Two consecutive weekends of incidents at flats in Craigavon have left residents increasing their calls for them to be torn down altogether.
Police were called to a flat in Moyraverty in the early hours Monday morning following a suspected arson attack – the second such incident in as many weekends.
As a result of the blaze, the St Vincent de Paul charity shop underneath was flooded. A separate incident on Saturday night left another ground floor business flooded on Sunday.
The weekend before saw another arson attack on a property just a few doors down.
SDLP representative Thomas Larkham says the flats have been a problem for years and that recent incidents have only heighten calls for them to be bulldozed.
“Local residents and business owners are being driven to despair and have had enough,” he said.
“These flats have been problematic for years with a lot of anti-social behaviour. It’s a community hub here, with shops below the flats. And because of problems above these shops, businesses have been left picking up the pieces on many occasions.
“We’re three weeks into 2018 and already there has been a number of incidents.”
A number of years ago a nearby block of flats was demolished following a large-scale fire.
“Thankfully nobody has been injured in these latest spate of incidents but the biggest fear in the community is that somebody is going to be killed there if nothing is done,” said Mr Larkham.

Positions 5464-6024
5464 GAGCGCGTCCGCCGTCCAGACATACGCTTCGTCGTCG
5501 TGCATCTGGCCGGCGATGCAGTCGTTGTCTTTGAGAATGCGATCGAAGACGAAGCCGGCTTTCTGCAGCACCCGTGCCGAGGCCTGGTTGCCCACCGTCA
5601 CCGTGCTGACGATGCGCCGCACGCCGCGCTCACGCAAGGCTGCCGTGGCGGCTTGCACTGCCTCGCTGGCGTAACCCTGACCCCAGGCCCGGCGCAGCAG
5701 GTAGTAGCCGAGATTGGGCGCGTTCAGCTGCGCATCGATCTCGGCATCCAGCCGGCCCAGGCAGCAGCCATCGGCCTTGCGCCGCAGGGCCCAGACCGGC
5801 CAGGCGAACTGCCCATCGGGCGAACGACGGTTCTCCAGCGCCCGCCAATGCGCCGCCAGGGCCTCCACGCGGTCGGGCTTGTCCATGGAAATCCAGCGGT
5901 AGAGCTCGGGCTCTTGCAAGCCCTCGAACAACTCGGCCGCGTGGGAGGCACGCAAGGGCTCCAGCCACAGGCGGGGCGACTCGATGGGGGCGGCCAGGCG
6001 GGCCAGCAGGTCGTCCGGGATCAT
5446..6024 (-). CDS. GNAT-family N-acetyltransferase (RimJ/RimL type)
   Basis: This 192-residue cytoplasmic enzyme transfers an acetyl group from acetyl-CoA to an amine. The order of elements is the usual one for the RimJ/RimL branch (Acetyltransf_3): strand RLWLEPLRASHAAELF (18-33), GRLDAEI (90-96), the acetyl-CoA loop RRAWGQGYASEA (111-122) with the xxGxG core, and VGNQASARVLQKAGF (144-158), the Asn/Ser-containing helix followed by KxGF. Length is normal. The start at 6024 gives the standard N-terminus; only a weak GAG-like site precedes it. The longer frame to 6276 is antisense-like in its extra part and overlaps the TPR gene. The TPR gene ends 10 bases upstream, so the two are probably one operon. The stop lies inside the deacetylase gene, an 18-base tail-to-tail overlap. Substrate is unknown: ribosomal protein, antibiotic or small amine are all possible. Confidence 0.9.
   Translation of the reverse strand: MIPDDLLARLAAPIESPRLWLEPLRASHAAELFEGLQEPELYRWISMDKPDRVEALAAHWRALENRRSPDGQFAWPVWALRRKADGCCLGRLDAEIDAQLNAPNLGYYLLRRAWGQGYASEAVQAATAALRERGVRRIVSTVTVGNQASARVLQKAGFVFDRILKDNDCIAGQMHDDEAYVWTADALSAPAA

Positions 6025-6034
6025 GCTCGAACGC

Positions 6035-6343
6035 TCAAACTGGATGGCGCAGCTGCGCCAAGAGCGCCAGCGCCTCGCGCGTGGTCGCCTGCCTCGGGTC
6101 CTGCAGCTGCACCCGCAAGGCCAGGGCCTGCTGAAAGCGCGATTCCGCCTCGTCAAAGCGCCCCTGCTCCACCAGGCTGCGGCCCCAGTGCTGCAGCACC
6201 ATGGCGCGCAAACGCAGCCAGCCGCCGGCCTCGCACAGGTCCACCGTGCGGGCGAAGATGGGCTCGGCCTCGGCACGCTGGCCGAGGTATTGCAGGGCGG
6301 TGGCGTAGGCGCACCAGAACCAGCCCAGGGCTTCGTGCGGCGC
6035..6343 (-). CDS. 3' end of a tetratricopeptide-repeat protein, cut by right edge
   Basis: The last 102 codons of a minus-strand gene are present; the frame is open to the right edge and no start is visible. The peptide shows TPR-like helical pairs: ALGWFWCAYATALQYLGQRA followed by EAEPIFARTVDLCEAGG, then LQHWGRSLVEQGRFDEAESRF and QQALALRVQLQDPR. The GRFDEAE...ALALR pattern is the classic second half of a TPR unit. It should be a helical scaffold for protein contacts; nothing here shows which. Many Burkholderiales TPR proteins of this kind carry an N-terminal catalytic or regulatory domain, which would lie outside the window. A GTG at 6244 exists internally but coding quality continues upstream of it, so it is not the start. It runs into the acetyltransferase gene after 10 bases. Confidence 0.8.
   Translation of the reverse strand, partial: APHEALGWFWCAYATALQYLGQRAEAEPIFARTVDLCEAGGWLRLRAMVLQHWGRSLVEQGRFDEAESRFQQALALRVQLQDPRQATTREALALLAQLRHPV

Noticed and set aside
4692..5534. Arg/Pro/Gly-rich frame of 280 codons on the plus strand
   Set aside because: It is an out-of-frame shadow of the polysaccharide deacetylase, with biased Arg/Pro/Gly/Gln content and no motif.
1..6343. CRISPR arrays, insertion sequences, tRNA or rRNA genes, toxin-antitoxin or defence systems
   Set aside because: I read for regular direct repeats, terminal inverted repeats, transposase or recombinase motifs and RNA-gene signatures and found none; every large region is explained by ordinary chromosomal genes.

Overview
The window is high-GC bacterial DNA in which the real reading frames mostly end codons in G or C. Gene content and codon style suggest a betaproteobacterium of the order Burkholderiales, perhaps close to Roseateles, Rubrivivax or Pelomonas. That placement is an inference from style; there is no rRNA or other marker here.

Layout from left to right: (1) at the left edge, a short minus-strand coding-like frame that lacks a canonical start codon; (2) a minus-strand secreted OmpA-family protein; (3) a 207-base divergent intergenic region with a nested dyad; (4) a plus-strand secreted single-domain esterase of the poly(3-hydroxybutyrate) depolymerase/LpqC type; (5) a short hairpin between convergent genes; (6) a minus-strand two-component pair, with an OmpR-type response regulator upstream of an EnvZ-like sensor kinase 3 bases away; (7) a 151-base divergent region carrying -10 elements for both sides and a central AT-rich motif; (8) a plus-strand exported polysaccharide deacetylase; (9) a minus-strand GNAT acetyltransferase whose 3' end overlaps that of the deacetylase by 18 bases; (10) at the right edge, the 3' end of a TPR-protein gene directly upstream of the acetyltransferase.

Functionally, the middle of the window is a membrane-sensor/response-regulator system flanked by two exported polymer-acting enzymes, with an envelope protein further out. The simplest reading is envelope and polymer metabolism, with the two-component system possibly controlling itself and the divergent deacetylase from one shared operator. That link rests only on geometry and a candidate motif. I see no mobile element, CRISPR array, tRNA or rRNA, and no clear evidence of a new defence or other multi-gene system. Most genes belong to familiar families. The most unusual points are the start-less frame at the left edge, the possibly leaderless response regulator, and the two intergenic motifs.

He added: “Of course there has been a huge outcry to have these flats pulled down and I would agree with that being the ultimate solution to the problem but the Housing Executive need those single occupancy dwellings for that very reason – single people.
“SDLP have requested an urgent meeting with the Housing Executive and we’ll be asking for them to be pulled down but that won’t be an easy sell.
“At the end of the day, this is a good community which has been allowed to fall into social deprivation; deprived of money and resources.
“You just need to look around. There’s a school right beside these flats; a community centre across the road, but there hasn’t been any direct investment from anyone in a long time.
“There has been millions pumped into Craigavon, and Brownlow in particular, but this area has kind of stuck in limbo.”
Mr Larkham said residents have raised questions over the legitimacy of some of the flats’ occupants – saying many lie empty during the week before coming to life for parties at the weekend.
“I’m told a lot of these flats which are occupied by people are being used as benefit drops,” Mr Larkham explained.
“There would be people in these flats who would be living elsewhere during the week and at the weekend – from Thursday onwards, it’s a constant party, according to neighbours and residents in the area.
“They go there to party over the weekend and head elsewhere during the week.”
Mr Larkham admits the solution wouldn’t just be to pull down the flats and displace the problem but that some investment would help alleviate the issue.
“It’s a fantastic area, with a drama society, charity shop and community centre, which serves the community well, but ultimately it has been allowed to fall into a socially deprived state due to that lack of investment.”
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